In some cases where a corporation goes bankrupt, it is possible to pierce the corporate veil in order to hold officers personally liable for the company’s debts owed to you. Sometimes, though, when a corporate debtor goes bankrupt, having a court find its officers personally liable can be a bit more complicated.
One such case in Illinois exemplifies this very complication. On January 21, 2011, the 7th U.S. Circuit Court ruled in Follett Higher Education Group v. Berman that the defendant in the case, who had filed for personal bankruptcy, could not be considered a fiduciary under a certain federal bankruptcy rule, such that his debt to the plaintiff would be non-dischargeable.
Here’s what happened: In 2004 the plaintiff (Follett) hired the defendant’s company Berman & Associates, Inc. (B&A) to place advertisements on its behalf, which it did by disbursing the payments to various media outlets that ran Follett’s ads. In 2006, however, Follett learned that B&A had failed to pay several outstanding advertising bills, and Follett was forced to pay the media outlets directly without recovering the monies it had already paid to B&A to do the ad placement.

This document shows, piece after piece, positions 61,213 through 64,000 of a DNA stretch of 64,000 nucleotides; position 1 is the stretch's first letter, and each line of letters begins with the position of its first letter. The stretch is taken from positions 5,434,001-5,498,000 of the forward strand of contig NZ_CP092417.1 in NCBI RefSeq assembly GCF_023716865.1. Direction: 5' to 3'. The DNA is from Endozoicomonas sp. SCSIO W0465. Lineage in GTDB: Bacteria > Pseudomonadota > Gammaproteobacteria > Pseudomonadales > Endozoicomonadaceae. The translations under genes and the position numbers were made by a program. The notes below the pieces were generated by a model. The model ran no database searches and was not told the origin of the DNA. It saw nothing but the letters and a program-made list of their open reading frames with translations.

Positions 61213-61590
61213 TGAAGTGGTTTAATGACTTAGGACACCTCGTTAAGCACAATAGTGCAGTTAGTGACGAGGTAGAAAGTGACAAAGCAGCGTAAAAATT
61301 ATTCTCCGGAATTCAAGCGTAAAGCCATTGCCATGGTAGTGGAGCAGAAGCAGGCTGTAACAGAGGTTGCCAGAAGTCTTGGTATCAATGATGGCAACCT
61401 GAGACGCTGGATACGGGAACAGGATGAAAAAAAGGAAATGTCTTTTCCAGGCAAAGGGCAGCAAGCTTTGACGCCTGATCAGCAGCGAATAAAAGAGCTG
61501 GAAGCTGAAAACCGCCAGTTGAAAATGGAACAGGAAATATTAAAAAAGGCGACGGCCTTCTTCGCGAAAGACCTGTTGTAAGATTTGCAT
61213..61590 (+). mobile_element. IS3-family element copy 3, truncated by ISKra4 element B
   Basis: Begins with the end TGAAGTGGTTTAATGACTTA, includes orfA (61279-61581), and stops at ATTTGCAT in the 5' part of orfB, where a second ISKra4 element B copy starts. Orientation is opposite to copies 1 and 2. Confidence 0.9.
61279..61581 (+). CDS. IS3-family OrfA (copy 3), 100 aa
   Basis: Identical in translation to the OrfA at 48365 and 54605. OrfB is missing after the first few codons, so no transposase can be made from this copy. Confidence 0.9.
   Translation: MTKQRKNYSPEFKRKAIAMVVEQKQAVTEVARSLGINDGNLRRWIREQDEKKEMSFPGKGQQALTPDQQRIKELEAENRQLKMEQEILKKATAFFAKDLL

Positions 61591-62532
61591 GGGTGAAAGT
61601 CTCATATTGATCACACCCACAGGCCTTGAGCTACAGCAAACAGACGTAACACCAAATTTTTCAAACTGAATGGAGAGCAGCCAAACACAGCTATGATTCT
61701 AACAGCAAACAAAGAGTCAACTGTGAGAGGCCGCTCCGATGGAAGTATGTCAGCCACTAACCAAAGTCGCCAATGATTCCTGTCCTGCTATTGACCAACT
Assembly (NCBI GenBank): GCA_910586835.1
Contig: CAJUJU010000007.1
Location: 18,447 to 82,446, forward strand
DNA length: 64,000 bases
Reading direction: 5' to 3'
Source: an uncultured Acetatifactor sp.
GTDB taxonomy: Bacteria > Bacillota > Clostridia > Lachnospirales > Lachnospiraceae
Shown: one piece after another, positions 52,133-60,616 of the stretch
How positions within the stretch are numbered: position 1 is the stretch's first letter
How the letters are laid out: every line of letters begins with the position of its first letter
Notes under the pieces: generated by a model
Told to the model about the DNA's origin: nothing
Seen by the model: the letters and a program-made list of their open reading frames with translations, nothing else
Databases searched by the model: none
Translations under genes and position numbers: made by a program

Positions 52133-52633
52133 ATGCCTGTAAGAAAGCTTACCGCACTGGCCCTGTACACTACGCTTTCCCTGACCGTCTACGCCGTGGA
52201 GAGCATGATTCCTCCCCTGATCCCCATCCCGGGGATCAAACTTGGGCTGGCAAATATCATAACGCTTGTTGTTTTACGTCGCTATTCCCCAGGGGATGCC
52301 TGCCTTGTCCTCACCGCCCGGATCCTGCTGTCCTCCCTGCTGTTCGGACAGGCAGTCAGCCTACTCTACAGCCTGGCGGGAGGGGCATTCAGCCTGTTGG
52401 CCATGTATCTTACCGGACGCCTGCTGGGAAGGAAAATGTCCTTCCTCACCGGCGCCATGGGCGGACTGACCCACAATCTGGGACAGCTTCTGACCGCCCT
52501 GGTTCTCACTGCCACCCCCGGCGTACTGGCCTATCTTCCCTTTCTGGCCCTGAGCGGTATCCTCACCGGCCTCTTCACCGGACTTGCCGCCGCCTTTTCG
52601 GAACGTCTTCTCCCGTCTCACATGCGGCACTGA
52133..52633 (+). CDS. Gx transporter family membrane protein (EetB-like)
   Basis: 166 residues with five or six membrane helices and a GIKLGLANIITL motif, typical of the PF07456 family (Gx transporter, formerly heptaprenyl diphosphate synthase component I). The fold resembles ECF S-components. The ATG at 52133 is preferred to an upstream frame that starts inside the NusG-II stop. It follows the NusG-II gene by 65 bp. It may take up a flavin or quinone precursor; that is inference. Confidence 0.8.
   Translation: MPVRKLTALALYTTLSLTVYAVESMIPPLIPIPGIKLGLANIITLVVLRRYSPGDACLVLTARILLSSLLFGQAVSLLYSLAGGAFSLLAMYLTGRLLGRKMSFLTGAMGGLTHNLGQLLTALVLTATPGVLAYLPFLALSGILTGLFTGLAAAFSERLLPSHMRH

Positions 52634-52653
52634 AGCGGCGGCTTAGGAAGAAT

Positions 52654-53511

Then Jay Berman, the president, director, and sole shareholder of B&A, filed for personal bankruptcy and listed B&A’s debt to Follett on his petition. Follett brought an adversary proceeding in bankruptcy asserting that the B&A debt could not be discharged because Berman breached a fiduciary duty owed to Follett as a creditor under Illinois law.
A “fiduciary duty” is a legally binding obligation to act in the best interests of a client. Follett’s claim, essentially, was that since B&A failed to pay outstanding bills to the media outlets on Follett’s behalf, that it breached a fiduciary duty to Follett.
The Court disagreed with Follett’s interpretation. In its decision the Court remarked that “a creditor must show (1) that the debtor acted as a fiduciary to the creditor at the time the debt was created, and (2) that the debt was caused by fraud or defalcation.” The Court ultimately held that the relationship between Follett and B&A was purely commercial and contractual, and did not fit within the exception defined by federal bankruptcy law. As a result the debts listed by Berman in bankruptcy could be discharged.
The Jayaram Law routinely and successfully assists its clients in their business-to-business (b2b) collection needs. We take pride in obtaining payment on accounts receivables without fracturing critical business relationships or engaging in time-consuming and costly litigation efforts.
If you need business debt collection services conducted in a professional manner, contact our B2B (business-to-business) debt collection law firm by calling 312.454.2859 or visiting www.jayaramlaw.com.